Food needs push Baloney Sandwich Index higher

by The City Wire staff ([email protected]) 116 views 

The October Baloney Sandwich Index (BSI) predicts a Fort Smith area jobless rate increase when the September and October metro jobless rates are released on Dec. 9.

October’s BSI rose to 166.1 from 140.8 in September.

The August BSI predicted a slight increase, but the jobless rate fell to 7.2% from a 7.6% rate in July. However, the August jobless rate decline was more a function of the workforce number than an overall improvement in the jobs market.

The size of the Fort Smith regional workforce during August was 132,814, down from the 133,352 during July, and below the 133,378 during August 2012. The labor force reached a revised high of 140,253 in July 2007.

Ken Kupchick, author of the index and director of marketing and development for the River Valley Regional Food Bank, says the index has an almost 70% correlation with Sebastian County unemployment numbers. He uses three numbers to compute the BSI:
• The number of sack lunches served by the St. John’s Episcopal Church Sack Lunch program;
• The Sebastian County jobless rate; and,
• The Fort Smith metro jobless rate.

The sack lunch program began in 1986 by the church, located in downtown Fort Smith, to help the homeless. The handful of volunteers that began the program has grown to an estimated 125 volunteers who now support the effort.

The index declined in 2013 because officials at St. John’s changed the policy to serving just one meal per person. Because of the long-term unemployment in the Fort Smith area, program volunteers provided extra meals to those who requested them. The extra meals were included in the index count.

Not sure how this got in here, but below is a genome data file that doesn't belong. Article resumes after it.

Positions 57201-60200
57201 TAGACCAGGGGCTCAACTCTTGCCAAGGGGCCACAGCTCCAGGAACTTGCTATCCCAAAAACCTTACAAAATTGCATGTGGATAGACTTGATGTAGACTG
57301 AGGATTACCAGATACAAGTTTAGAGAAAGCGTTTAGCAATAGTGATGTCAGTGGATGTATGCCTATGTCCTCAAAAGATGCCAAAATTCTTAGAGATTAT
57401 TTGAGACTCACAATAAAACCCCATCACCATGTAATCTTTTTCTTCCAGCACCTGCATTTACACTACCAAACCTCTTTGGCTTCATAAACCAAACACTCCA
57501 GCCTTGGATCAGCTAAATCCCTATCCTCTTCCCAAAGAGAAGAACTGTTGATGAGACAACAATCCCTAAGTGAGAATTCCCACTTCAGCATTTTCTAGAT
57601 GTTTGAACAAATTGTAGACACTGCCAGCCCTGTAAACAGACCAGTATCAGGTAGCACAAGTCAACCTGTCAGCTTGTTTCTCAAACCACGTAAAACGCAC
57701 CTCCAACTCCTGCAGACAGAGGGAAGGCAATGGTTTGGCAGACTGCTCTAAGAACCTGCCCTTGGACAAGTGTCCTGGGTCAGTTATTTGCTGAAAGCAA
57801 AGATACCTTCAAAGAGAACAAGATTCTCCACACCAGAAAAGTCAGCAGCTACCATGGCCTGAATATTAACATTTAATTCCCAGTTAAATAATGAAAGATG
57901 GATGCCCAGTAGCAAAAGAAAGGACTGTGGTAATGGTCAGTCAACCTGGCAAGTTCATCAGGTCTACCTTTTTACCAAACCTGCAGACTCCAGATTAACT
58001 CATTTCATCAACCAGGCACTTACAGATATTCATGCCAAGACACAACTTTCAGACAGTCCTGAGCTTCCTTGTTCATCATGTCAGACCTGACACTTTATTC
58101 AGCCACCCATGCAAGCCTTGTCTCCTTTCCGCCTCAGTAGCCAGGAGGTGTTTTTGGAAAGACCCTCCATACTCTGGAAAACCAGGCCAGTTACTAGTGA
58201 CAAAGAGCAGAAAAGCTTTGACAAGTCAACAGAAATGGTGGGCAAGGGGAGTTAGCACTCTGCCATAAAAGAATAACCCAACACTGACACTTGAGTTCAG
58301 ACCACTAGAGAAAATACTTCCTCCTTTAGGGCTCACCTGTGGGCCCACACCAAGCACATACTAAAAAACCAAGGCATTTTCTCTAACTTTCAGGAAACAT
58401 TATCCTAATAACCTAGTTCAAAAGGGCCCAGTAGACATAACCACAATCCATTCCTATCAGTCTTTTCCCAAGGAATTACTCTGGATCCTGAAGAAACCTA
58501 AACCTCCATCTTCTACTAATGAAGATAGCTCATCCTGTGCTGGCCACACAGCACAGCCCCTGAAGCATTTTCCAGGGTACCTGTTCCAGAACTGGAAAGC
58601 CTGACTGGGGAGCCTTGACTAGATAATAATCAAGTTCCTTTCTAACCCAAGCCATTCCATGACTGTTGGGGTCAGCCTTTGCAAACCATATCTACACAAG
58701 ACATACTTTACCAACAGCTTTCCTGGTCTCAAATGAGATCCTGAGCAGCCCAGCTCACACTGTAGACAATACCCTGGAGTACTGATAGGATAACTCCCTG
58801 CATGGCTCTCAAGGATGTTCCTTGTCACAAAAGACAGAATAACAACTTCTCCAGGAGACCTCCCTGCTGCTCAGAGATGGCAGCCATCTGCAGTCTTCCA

“Last October, the need had peaked to the point where record numbers of sack lunches in August (5,957) and October (5,713) to the point where requests for multiple lunches required implementing a new ruling to only provide another sandwich when requests for more food were received,” Kupchick explained. “The October 2013 lunches were the highest recorded number of lunch requests since that change was implemented.”
During October 2013, the church provided 4,902 sack lunches, down from the 5,713 in October 2012, down from 5,405 lunches served during October 2011, and up from the 3,835 served during October 2010.

The average number of lunches served each month reached a high of 5,017 during 2012. The monthly average was 4,249 in 2011, 3,316 in 2010 and 3,448 in 2009.

"Food pantries are starting to buckle. Each has only a certain level of support to give the community. Some are reducing the amounts of food they give. Others are reducing their hours. We've even had closures. Those with the ability to give to help are asked to help local food pantries with food, funds or volunteer help,” Kupchick noted.

The need is recognized by those outside the food support sector.

Arvest Bank announced Nov. 15 that its customers and employees raised more than 1.8 million meals through its 1 Million Meals effort.

“The success of the campaign comes just in time to help local food banks and hunger organizations meet their increased needs during the holiday season.” noted an Arvest statement.

The drive also provided funds for local food support groups, including a more than $12,000 donation to the Community Services Clearinghouse.

In Northwest Arkansas and the River Valley, Arvest partnered with 18 food partners for the campaign. The organizations will receive all donations from their local area, and this year 706,623 total meals were provided in overall in Northwest Arkansas and the Fort Smith region.